Caribbean poet Ian McDonald, Georgetown/Guyana, Poem “A Simple Man” by Ian McDonald, Trinidad/Caribbean Island
Front Cover: People of Guyana by Ian McDonald and Peter Jailall
Photo Credit: MiddleRoad Publishers/Canada
My Poetry Corner October 2019 features the poem “A Simple Man” by Ian McDonald from the joint poetry collection, People of Guyana, by Ian McDonald and Peter Jailall. Born in the Caribbean island of Trinidad in 1933, Ian McDonald is a poet, novelist, dramatist, and non-fiction writer. After moving to then British Guiana in 1955, he made his home there. Today, he lives partly in his adopted homeland and partly in Canada.
Born into a white family of power and privilege, the young Ian fell in love with literature and writing as a schoolboy. In 1955, after graduating from Cambridge University in England with a Bachelor’s Honors Degree in History, he began working with Bookers Ltd., then owners of the British Guiana sugar estates. When the company was nationalized in 1976, McDonald remained as the Administrative Director of the newly formed Guyana Sugar Corporation until his retirement in 1999.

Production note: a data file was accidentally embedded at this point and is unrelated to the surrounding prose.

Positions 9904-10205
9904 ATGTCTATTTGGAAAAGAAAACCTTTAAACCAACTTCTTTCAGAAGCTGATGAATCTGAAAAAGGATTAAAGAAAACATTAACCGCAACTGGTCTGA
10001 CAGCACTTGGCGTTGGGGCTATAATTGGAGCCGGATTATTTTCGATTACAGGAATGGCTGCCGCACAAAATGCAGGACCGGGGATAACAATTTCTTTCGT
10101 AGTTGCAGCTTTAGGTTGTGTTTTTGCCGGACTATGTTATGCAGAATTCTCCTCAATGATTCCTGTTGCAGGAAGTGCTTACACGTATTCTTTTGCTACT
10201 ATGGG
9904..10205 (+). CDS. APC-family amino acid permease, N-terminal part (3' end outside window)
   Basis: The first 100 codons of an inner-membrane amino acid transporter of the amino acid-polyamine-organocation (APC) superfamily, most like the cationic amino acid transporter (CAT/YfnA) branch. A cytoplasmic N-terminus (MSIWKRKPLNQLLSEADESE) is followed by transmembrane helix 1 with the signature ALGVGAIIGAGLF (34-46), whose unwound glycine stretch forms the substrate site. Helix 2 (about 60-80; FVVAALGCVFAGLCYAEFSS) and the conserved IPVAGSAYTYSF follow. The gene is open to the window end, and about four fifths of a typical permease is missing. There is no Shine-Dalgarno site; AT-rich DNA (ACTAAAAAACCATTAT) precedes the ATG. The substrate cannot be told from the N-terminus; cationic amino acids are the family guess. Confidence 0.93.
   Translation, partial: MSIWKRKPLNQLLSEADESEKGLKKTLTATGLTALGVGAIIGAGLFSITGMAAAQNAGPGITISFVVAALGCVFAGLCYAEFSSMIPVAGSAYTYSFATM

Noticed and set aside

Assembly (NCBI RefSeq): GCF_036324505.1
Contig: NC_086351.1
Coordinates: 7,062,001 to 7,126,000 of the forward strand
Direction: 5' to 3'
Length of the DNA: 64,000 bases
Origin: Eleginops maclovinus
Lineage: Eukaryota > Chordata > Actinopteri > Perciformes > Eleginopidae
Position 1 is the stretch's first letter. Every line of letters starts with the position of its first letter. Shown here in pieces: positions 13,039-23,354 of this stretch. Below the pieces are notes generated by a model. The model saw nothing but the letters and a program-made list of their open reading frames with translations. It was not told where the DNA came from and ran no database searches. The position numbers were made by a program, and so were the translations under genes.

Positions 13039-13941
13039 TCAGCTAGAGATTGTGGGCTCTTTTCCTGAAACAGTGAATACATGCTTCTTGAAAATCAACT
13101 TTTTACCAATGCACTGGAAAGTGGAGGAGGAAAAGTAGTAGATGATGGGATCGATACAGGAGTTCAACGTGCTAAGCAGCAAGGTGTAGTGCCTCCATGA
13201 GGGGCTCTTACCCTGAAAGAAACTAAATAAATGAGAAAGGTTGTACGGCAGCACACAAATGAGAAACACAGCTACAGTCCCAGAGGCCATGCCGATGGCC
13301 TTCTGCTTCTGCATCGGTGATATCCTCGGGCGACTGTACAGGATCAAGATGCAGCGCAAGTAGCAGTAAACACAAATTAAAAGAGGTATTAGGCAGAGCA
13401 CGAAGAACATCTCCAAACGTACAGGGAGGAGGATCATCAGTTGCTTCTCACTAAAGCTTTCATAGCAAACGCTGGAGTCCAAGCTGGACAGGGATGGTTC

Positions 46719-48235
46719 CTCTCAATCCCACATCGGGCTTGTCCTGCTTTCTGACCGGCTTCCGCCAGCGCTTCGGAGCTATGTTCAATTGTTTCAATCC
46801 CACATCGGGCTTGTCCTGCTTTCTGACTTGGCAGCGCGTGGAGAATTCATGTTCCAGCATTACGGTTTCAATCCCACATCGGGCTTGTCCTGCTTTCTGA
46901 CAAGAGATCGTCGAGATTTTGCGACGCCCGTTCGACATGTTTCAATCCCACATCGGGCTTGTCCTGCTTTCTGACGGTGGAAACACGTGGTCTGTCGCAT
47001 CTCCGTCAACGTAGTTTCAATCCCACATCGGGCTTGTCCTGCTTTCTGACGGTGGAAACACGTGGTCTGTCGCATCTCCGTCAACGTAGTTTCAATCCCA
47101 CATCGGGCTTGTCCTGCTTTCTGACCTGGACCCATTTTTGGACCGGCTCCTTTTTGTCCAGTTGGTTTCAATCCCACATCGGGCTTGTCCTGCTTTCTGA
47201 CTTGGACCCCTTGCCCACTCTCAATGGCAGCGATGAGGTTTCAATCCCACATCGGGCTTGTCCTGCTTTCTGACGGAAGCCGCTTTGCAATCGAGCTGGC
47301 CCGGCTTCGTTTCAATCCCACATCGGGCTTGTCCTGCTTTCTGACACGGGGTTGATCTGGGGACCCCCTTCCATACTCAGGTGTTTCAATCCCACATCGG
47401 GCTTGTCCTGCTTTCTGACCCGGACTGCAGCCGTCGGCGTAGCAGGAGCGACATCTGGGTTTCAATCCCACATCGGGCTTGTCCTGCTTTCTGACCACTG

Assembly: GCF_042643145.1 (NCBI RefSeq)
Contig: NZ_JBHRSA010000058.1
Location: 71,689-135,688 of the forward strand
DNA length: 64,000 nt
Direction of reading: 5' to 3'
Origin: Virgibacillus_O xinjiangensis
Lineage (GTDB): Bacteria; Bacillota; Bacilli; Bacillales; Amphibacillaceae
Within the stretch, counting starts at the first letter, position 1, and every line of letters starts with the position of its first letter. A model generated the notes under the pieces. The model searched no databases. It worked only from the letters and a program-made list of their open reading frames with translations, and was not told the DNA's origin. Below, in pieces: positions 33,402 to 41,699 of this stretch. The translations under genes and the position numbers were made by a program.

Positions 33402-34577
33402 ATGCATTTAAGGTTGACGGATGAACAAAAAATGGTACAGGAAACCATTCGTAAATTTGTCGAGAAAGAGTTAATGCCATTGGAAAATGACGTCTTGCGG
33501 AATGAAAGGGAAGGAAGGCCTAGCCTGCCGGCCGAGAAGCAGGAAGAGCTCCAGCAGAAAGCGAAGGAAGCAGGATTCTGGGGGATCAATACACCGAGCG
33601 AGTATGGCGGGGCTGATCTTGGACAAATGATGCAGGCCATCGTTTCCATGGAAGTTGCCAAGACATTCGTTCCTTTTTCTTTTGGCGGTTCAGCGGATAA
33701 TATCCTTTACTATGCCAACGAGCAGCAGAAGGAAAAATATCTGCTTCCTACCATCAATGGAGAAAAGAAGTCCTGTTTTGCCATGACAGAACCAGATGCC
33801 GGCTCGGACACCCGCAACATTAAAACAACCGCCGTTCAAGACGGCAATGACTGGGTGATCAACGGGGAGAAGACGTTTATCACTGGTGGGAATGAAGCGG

On one of those days while working with Guyana’s sugar estates, McDonald visited Betty, a former sugarcane laborer, “an old woman in a run-down logie room,” to get details for her resettlement. In his heart-wrenching poem, “Betty,” the poet captures her long life of deprivation, forgotten by society.
she said her life was nothing to her
she said all women’s lives were as nothing
no one had been pleased when she was born
she was sure of that boys were princes
Once married, she had been abandoned by her husband for another woman, eventually ending up “with old women in this place.” Betty didn’t want to move. They were the only people she knew. Continue reading